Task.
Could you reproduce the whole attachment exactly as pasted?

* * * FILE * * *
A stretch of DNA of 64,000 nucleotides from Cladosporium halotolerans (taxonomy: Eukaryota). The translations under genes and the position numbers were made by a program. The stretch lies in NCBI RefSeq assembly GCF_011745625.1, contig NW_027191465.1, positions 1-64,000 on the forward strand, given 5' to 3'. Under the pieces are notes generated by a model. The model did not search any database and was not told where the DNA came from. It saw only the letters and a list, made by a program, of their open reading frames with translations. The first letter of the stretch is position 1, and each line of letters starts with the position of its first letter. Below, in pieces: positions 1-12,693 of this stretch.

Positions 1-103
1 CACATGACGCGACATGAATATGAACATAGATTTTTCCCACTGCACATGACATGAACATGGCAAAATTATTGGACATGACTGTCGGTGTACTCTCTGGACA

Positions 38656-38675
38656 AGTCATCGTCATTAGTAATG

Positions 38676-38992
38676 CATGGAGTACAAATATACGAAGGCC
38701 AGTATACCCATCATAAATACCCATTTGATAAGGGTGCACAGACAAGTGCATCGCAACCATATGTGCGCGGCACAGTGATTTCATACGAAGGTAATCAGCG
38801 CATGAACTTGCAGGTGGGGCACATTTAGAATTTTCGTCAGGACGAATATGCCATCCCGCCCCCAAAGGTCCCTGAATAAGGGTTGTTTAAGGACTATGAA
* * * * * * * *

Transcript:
A stretch of DNA of 64,000 nucleotides from Cladosporium halotolerans (taxonomy: Eukaryota). The translations under genes and the position numbers were made by a program. The stretch lies in NCBI RefSeq assembly GCF_011745625.1, contig NW_027191465.1, positions 1-64,000 on the forward strand, given 5' to 3'. Under the pieces are notes generated by a model. The model did not search any database and was not told where the DNA came from. It saw only the letters and a list, made by a program, of their open reading frames with translations. The first letter of the stretch is position 1, and each line of letters starts with the position of its first letter. Below, in pieces: positions 1-12,693 of this stretch.

Positions 1-103
1 CACATGACGCGACATGAATATGAACATAGATTTTTCCCACTGCACATGACATGAACATGGCAAAATTATTGGACATGACTGTCGGTGTACTCTCTGGACA

Positions 38656-38675
38656 AGTCATCGTCATTAGTAATG

Positions 38676-38992
38676 CATGGAGTACAAATATACGAAGGCC
38701 AGTATACCCATCATAAATACCCATTTGATAAGGGTGCACAGACAAGTGCATCGCAACCATATGTGCGCGGCACAGTGATTTCATACGAAGGTAATCAGCG
38801 CATGAACTTGCAGGTGGGGCACATTTAGAATTTTCGTCAGGACGAATATGCCATCCCGCCCCCAAAGGTCCCTGAATAAGGGTTGTTTAAGGACTATGAA